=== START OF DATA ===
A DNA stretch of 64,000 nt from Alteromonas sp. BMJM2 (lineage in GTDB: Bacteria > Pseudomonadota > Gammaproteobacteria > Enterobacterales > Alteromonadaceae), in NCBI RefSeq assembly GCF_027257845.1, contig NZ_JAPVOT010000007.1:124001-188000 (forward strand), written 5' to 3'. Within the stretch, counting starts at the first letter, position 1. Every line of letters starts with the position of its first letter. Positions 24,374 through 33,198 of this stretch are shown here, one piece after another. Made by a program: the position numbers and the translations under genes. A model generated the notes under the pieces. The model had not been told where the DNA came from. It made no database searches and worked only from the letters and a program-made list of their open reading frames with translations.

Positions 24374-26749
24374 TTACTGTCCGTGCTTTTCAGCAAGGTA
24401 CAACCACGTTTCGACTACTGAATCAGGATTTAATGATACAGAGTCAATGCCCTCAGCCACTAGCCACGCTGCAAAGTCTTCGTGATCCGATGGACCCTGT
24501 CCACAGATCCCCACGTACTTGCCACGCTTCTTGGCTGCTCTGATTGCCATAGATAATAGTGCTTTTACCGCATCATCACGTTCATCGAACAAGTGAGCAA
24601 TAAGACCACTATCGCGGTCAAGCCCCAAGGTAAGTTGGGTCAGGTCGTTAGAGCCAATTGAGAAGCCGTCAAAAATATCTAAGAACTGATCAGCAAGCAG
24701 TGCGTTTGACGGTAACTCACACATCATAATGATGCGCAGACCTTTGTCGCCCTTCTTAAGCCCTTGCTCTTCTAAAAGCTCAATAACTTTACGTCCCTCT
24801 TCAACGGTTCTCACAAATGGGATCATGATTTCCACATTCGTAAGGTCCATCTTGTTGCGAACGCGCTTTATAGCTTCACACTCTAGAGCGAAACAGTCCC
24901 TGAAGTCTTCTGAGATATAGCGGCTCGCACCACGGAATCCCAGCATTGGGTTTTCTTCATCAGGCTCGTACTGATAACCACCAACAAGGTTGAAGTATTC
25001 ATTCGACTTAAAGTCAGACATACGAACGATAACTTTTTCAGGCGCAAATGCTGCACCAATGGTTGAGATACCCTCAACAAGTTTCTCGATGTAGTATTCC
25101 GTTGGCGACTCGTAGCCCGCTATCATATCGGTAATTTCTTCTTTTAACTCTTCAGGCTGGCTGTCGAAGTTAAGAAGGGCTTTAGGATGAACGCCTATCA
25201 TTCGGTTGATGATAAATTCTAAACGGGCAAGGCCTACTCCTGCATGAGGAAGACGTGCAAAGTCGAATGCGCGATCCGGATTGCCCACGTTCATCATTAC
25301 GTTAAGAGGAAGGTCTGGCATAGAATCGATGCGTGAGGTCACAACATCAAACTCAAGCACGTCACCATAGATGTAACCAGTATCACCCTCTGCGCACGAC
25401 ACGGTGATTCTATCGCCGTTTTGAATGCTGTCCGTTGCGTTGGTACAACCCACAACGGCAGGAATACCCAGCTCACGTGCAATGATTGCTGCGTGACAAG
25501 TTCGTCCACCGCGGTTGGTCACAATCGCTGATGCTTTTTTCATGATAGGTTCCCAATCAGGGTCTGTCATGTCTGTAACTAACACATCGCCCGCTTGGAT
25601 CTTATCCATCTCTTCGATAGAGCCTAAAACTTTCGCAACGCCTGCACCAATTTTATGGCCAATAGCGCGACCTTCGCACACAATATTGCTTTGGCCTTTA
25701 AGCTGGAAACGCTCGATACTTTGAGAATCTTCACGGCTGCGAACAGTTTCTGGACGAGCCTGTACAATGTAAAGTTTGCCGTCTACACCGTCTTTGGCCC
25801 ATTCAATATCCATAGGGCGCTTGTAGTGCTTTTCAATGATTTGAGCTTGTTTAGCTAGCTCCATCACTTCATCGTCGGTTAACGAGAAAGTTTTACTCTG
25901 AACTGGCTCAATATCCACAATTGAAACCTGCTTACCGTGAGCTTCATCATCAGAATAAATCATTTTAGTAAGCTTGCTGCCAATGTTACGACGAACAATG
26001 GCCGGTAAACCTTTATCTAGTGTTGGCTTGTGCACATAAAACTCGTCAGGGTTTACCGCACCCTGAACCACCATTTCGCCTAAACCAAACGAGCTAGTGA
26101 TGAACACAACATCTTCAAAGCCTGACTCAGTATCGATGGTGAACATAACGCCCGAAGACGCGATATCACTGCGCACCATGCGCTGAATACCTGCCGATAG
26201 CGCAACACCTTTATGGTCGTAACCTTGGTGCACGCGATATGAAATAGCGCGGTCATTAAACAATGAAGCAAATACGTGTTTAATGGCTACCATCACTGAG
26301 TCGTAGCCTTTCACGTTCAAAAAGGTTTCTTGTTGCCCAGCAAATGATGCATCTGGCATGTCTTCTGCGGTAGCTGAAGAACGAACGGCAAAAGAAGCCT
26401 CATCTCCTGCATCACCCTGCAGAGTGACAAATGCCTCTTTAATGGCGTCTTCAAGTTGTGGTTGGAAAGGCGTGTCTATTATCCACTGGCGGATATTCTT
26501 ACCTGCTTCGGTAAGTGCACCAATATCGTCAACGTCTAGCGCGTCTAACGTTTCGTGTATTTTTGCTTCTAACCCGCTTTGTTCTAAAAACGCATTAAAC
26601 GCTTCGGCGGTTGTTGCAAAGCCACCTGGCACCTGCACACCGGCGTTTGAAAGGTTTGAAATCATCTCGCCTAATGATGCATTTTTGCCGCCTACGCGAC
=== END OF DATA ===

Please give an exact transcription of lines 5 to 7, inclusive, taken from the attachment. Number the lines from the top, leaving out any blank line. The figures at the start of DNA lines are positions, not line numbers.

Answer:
24501 CCACAGATCCCCACGTACTTGCCACGCTTCTTGGCTGCTCTGATTGCCATAGATAATAGTGCTTTTACCGCATCATCACGTTCATCGAACAAGTGAGCAA
24601 TAAGACCACTATCGCGGTCAAGCCCCAAGGTAAGTTGGGTCAGGTCGTTAGAGCCAATTGAGAAGCCGTCAAAAATATCTAAGAACTGATCAGCAAGCAG
24701 TGCGTTTGACGGTAACTCACACATCATAATGATGCGCAGACCTTTGTCGCCCTTCTTAAGCCCTTGCTCTTCTAAAAGCTCAATAACTTTACGTCCCTCT